JACQUELYN HALL:
What about their parents?
MODJESKA SIMKINS:
They were slaves. My father's parents and my mother's parents were slaves. They were my grandparents, they were all slaves.
JACQUELYN HALL:
Did you know them?
MODJESKA SIMKINS:
I knew my great-grandmother on my father's side and my grandmother on my father's side. My mother's parents died when I was an infant.
JACQUELYN HALL:
Were you influenced by them at all?
MODJESKA SIMKINS:
By who, my grandparents?
JACQUELYN HALL:
Yes.
MODJESKA SIMKINS:
No, my great-grandmother, I would say that she was a fearless old sister. In that period, there were certain things … you didn't talk back to white folks, you know. And nobody was supposed to call a white man a liar, or to say that he lied. And if a black person said that a white man lied, he was whipped. My old great-grandmother, although she was a slave, she didn't fear anybody. That was my father's grandmother and I remember her quite well. And she had a daughter, who I remember, and who helped to found one of the colleges in South Carolina, Morris College. And then my mother's sisters, both of them were professional women, they were employed as teachers, too. One of them married one of the first black physicians that came into the state, and the other one died just about five or six years ago.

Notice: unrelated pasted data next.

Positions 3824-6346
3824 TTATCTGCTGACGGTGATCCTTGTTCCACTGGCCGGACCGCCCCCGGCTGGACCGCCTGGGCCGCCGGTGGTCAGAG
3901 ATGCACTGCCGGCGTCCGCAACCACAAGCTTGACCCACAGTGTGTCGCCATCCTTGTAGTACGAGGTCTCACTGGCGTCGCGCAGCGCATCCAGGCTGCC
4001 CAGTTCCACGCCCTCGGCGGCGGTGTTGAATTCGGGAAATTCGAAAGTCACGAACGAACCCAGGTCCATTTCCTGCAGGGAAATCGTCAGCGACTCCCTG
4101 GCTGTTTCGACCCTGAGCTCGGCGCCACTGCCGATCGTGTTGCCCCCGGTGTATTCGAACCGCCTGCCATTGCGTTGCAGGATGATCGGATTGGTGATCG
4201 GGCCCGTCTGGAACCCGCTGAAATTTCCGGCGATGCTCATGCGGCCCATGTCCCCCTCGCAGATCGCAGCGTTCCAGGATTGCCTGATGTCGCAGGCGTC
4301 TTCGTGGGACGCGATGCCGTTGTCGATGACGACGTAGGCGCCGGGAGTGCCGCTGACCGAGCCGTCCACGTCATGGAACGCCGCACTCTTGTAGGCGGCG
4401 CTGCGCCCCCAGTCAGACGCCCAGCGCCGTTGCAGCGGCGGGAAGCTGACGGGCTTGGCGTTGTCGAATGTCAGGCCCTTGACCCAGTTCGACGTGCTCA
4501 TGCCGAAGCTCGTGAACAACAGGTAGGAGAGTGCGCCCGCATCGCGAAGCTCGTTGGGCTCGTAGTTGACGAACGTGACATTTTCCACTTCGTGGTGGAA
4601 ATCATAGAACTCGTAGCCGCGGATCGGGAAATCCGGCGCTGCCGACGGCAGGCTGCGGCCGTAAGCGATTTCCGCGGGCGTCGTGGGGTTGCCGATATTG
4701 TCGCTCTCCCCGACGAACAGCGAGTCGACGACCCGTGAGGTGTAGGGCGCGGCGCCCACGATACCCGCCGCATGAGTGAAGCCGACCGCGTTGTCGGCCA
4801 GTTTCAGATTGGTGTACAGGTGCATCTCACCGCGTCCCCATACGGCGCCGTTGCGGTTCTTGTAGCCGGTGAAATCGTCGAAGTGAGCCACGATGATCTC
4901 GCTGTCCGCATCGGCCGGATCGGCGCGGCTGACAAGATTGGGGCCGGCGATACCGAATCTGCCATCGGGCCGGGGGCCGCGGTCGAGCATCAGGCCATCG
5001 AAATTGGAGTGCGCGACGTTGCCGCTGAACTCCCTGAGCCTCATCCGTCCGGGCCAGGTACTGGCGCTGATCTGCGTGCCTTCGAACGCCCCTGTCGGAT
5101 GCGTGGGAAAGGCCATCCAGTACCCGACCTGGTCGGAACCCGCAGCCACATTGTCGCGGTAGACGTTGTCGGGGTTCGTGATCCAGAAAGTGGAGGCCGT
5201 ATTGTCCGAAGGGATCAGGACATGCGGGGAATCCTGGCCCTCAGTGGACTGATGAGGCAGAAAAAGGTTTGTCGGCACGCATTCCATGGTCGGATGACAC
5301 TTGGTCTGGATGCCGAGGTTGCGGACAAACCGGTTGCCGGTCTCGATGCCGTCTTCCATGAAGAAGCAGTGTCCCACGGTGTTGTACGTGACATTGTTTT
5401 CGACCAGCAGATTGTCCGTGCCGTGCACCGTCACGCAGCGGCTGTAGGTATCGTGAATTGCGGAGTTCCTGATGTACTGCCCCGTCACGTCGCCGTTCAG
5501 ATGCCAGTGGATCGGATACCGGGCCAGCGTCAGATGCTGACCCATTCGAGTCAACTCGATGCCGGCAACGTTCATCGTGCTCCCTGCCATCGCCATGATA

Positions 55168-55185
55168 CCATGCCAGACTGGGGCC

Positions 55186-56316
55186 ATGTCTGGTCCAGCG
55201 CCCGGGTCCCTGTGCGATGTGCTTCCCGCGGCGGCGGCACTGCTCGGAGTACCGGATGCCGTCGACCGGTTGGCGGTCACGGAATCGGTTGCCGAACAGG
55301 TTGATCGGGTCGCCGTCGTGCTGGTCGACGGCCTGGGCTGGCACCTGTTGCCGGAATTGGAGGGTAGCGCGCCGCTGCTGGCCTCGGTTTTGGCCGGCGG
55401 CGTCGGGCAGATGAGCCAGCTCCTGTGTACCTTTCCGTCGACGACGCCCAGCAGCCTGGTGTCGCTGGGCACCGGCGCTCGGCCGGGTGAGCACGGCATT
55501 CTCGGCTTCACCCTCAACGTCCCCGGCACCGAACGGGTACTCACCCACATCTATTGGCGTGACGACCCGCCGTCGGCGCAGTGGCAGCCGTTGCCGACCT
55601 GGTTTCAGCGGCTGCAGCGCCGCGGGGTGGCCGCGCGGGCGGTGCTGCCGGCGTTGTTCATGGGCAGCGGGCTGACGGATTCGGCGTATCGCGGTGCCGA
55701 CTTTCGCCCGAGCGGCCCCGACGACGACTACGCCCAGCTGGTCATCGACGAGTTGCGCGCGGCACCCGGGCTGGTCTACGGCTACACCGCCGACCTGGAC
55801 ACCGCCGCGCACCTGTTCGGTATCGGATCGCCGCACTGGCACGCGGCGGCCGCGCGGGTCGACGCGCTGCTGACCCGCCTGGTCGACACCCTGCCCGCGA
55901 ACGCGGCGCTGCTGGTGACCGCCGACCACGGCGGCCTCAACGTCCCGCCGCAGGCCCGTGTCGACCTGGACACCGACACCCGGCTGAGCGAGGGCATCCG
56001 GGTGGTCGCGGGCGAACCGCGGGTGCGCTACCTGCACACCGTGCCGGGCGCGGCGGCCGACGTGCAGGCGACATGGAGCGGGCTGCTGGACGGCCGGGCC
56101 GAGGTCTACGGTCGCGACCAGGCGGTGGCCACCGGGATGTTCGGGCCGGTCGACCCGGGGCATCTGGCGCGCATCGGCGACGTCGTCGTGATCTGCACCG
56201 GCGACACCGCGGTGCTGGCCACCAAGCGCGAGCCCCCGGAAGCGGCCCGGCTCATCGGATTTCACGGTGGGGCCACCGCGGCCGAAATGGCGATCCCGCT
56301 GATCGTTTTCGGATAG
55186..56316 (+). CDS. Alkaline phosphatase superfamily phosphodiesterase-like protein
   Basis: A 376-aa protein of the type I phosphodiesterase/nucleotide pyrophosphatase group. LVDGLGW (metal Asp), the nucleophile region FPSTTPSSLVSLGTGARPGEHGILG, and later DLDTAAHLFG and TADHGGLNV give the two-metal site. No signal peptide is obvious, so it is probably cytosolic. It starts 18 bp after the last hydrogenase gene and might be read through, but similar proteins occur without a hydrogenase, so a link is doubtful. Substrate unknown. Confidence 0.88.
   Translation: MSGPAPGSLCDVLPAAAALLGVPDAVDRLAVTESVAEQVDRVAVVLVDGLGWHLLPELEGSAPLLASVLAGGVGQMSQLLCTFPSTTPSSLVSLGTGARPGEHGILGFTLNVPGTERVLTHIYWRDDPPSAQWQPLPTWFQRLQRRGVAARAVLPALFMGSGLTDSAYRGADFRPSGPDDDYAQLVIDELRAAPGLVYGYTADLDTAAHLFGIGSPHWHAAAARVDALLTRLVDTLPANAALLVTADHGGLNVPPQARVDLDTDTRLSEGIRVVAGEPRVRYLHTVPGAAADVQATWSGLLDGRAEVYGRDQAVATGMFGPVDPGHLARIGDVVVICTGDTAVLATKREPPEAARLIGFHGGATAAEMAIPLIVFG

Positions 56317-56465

JACQUELYN HALL:
How did your parents fearlessness get impressed upon you?
MODJESKA SIMKINS:
Well, there were just certain things … I'm trying to remember, and I wish that I could remember when I first became conscious of the fact that I was black and supposed to be different so far as color went.